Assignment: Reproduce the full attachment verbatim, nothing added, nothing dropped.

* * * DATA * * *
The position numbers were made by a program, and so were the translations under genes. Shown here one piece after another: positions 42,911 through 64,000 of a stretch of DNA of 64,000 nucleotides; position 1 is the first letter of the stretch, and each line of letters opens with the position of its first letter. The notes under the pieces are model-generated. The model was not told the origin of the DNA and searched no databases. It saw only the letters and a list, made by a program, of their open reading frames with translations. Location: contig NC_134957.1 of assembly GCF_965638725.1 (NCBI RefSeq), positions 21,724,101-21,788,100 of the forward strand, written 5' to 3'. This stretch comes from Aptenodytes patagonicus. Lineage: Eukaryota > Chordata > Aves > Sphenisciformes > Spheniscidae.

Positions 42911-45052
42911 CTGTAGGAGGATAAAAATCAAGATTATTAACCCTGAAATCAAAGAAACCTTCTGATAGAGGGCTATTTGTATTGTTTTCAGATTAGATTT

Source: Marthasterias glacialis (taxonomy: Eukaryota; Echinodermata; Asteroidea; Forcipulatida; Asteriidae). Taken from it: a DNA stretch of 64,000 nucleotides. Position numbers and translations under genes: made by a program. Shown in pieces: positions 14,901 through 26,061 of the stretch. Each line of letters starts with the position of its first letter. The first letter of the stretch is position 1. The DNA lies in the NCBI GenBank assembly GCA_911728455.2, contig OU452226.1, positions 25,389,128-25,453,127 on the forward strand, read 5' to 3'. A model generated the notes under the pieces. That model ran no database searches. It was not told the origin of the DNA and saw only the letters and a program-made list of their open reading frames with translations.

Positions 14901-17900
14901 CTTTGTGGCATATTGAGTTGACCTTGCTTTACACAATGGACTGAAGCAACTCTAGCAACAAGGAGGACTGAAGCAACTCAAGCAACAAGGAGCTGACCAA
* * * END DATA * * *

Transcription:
The position numbers were made by a program, and so were the translations under genes. Shown here one piece after another: positions 42,911 through 64,000 of a stretch of DNA of 64,000 nucleotides; position 1 is the first letter of the stretch, and each line of letters opens with the position of its first letter. The notes under the pieces are model-generated. The model was not told the origin of the DNA and searched no databases. It saw only the letters and a list, made by a program, of their open reading frames with translations. Location: contig NC_134957.1 of assembly GCF_965638725.1 (NCBI RefSeq), positions 21,724,101-21,788,100 of the forward strand, written 5' to 3'. This stretch comes from Aptenodytes patagonicus. Lineage: Eukaryota > Chordata > Aves > Sphenisciformes > Spheniscidae.

Positions 42911-45052
42911 CTGTAGGAGGATAAAAATCAAGATTATTAACCCTGAAATCAAAGAAACCTTCTGATAGAGGGCTATTTGTATTGTTTTCAGATTAGATTT

Source: Marthasterias glacialis (taxonomy: Eukaryota; Echinodermata; Asteroidea; Forcipulatida; Asteriidae). Taken from it: a DNA stretch of 64,000 nucleotides. Position numbers and translations under genes: made by a program. Shown in pieces: positions 14,901 through 26,061 of the stretch. Each line of letters starts with the position of its first letter. The first letter of the stretch is position 1. The DNA lies in the NCBI GenBank assembly GCA_911728455.2, contig OU452226.1, positions 25,389,128-25,453,127 on the forward strand, read 5' to 3'. A model generated the notes under the pieces. That model ran no database searches. It was not told the origin of the DNA and saw only the letters and a program-made list of their open reading frames with translations.

Positions 14901-17900
14901 CTTTGTGGCATATTGAGTTGACCTTGCTTTACACAATGGACTGAAGCAACTCTAGCAACAAGGAGGACTGAAGCAACTCAAGCAACAAGGAGCTGACCAA